All Over the Joint

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Science  05 Apr 2002:
Vol. 296, Issue 5565, pp. 17
DOI: 10.1126/science.296.5565.17a

Rheumatoid arthritis is a debilitating and costly disease that affects over 2 million people in the United States; it is characterized by chronic inflammation of the synovial lining of the joints, which can ultimately lead to destruction of the joint and surrounding tissue. This inflammation is thought to be an autoimmune reaction, and the glycolytic enzyme glucose-6-phosphate isomerase (GPI) has been fingered as a likely target antigen. However, GPI is expressed in all tissues, so it has been difficult to explain why the immune attack is directed specifically to the joints.

New insight into this puzzle emerges from Matsumoto et al., who show that in healthy mice, GPI from the bloodstream selectively accumulates on the cartilage surface lining the joints. These joint-specific deposits of GPI were greatly amplified in a mouse model of rheumatoid arthritis. In complementary work, also with mice, Wipke et al. found that systemically injected antibodies against GPI localize within minutes to the peripheral joints and that this localization persists for at least 24 hours. These results support a model in which GPI (or other target antigens) exposed on the cartilage surface serves as a target for pathogenic autoantibodies, which in turn trigger an inflammatory cascade that proceeds unimpeded because cartilage lacks the normal cellular inhibitors of antibody-triggered immune attacks.—PAK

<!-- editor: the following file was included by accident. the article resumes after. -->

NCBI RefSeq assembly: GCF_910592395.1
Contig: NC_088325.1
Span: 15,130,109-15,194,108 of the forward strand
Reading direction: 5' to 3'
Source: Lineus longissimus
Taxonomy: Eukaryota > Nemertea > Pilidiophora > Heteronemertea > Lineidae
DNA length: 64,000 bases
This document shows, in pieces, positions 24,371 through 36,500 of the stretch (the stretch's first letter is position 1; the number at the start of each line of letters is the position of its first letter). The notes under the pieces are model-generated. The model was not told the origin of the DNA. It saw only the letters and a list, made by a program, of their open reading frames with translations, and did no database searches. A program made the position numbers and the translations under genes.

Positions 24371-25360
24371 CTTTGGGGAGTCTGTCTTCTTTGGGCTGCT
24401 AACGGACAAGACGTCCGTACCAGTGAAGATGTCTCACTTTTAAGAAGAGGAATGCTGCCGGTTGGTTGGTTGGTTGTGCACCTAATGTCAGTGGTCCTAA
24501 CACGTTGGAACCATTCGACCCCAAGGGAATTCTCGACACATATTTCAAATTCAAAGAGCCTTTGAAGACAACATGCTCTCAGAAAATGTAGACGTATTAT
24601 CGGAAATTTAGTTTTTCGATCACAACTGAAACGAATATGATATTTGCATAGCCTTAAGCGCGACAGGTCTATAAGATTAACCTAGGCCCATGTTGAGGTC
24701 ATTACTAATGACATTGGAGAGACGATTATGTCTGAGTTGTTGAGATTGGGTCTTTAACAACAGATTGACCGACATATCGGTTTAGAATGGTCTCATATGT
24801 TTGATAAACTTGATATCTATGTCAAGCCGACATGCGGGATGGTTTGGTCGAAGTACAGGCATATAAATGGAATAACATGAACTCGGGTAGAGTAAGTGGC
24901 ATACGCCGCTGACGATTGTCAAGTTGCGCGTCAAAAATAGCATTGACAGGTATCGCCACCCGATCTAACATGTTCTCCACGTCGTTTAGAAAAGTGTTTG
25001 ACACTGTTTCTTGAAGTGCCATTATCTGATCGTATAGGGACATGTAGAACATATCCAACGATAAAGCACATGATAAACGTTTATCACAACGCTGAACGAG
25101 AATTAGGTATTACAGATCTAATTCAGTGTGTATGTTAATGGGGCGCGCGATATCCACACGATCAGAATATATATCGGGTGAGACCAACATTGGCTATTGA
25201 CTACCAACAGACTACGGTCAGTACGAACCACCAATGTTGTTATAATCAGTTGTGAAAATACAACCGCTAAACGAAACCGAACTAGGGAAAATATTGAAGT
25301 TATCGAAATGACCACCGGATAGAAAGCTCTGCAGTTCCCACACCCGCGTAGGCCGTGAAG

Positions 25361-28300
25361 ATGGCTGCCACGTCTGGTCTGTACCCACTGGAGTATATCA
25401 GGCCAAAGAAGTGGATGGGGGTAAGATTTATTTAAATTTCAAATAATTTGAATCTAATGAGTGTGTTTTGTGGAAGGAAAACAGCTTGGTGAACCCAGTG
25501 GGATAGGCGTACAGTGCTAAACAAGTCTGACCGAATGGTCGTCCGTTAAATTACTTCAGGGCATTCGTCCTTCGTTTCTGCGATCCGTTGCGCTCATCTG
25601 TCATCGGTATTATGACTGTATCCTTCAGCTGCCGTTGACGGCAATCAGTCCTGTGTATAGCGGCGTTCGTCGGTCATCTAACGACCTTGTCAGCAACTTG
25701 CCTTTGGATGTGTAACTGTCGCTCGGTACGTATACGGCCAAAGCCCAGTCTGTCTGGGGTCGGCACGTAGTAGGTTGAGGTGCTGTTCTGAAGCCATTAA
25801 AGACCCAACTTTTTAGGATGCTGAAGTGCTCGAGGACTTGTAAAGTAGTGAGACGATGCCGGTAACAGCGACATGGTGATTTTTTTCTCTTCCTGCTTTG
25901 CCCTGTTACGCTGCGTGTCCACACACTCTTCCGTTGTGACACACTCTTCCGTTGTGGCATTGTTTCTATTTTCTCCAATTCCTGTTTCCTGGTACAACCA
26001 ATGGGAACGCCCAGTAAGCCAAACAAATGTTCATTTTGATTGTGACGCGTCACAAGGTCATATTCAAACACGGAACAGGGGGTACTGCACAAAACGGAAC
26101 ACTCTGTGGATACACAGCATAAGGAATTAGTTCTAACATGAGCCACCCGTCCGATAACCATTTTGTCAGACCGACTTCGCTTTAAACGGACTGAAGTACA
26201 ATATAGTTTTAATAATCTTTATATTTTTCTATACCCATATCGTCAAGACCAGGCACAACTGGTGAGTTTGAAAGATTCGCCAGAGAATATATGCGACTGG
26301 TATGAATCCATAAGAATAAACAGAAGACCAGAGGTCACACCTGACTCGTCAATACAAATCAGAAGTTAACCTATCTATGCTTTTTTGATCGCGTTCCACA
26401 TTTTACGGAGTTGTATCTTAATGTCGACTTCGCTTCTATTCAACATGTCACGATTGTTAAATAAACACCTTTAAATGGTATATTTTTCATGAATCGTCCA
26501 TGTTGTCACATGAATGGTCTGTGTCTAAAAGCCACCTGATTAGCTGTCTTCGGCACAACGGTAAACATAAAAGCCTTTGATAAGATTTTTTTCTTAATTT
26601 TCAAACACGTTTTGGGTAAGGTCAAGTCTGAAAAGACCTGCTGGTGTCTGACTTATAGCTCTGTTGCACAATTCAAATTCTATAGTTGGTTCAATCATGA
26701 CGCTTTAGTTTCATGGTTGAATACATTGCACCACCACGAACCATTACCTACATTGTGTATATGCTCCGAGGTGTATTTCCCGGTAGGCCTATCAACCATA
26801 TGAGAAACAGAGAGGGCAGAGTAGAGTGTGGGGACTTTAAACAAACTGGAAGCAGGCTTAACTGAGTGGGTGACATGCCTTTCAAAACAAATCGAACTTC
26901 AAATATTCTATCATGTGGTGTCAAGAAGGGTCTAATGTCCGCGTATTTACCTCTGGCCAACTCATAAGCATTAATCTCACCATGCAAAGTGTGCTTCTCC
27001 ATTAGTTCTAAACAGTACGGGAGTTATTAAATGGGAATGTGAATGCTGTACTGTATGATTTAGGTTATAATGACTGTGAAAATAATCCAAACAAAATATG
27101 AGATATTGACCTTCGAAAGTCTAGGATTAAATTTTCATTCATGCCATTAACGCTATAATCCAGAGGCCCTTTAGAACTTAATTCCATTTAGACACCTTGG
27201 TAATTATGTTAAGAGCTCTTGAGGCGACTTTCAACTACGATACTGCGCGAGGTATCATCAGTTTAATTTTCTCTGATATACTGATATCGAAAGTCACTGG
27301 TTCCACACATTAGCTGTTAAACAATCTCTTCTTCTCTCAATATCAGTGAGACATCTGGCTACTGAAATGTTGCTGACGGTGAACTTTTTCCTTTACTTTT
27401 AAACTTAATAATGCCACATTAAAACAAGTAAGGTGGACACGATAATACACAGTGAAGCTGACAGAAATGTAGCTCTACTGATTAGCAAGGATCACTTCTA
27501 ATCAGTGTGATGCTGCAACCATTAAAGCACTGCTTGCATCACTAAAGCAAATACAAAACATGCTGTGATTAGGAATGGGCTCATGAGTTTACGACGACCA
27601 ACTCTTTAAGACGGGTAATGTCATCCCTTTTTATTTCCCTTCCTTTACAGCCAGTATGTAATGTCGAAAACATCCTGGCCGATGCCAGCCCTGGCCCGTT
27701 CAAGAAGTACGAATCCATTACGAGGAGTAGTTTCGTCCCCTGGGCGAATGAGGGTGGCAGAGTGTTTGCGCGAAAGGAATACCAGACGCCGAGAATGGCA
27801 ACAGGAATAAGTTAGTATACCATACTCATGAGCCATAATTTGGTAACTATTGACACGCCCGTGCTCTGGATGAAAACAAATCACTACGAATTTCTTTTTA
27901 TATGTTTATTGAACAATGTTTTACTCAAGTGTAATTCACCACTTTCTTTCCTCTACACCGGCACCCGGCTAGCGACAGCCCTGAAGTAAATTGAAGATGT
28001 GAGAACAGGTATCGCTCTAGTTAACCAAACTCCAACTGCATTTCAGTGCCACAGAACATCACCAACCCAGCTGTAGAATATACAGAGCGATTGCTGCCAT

Nature Immunol. 3, 360; 366 (2002).

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